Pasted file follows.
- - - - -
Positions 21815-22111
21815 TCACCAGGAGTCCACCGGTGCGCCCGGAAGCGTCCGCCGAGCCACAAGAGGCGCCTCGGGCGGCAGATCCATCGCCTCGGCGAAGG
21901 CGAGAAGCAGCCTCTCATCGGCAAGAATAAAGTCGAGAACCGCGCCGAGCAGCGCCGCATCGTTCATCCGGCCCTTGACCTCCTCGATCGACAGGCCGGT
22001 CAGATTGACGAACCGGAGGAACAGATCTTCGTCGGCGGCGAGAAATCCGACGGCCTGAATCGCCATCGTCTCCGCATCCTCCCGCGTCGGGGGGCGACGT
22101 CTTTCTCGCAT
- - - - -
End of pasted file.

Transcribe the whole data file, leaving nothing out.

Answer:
Positions 21815-22111
21815 TCACCAGGAGTCCACCGGTGCGCCCGGAAGCGTCCGCCGAGCCACAAGAGGCGCCTCGGGCGGCAGATCCATCGCCTCGGCGAAGG
21901 CGAGAAGCAGCCTCTCATCGGCAAGAATAAAGTCGAGAACCGCGCCGAGCAGCGCCGCATCGTTCATCCGGCCCTTGACCTCCTCGATCGACAGGCCGGT
22001 CAGATTGACGAACCGGAGGAACAGATCTTCGTCGGCGGCGAGAAATCCGACGGCCTGAATCGCCATCGTCTCCGCATCCTCCCGCGTCGGGGGGCGACGT
22101 CTTTCTCGCAT